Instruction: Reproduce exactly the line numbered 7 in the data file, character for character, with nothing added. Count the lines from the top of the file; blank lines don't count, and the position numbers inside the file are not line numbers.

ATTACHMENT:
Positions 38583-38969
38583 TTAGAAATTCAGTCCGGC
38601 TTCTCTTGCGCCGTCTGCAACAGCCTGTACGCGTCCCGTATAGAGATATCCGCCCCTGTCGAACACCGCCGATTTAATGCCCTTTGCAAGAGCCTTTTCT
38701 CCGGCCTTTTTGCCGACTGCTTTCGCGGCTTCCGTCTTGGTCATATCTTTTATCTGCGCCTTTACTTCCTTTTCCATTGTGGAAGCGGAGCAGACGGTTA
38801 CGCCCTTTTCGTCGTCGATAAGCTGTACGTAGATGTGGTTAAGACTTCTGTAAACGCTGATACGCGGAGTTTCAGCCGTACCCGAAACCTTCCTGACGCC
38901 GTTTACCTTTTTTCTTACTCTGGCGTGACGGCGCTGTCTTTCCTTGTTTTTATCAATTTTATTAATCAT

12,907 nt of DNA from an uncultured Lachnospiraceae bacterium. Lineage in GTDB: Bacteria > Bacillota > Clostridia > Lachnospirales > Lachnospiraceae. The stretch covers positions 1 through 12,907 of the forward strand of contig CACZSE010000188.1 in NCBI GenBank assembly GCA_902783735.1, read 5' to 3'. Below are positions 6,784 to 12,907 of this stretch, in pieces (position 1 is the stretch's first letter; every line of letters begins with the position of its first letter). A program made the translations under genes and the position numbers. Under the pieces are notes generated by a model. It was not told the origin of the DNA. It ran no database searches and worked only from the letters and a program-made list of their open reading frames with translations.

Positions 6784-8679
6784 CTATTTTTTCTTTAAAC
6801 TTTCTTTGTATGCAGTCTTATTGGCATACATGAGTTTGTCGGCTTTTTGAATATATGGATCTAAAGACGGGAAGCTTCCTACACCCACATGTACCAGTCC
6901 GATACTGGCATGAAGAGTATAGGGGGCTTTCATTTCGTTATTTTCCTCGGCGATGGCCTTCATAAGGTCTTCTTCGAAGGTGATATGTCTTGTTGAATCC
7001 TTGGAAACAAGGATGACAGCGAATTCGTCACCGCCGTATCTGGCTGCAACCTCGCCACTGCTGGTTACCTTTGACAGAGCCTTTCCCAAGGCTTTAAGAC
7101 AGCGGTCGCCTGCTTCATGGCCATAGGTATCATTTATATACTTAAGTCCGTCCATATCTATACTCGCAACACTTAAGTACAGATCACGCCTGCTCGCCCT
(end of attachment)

12,907 nt of DNA from an uncultured Lachnospiraceae bacterium. Lineage in GTDB: Bacteria > Bacillota > Clostridia > Lachnospirales > Lachnospiraceae. The stretch covers positions 1 through 12,907 of the forward strand of contig CACZSE010000188.1 in NCBI GenBank assembly GCA_902783735.1, read 5' to 3'. Below are positions 6,784 to 12,907 of this stretch, in pieces (position 1 is the stretch's first letter; every line of letters begins with the position of its first letter). A program made the translations under genes and the position numbers. Under the pieces are notes generated by a model. It was not told the origin of the DNA. It ran no database searches and worked only from the letters and a program-made list of their open reading frames with translations.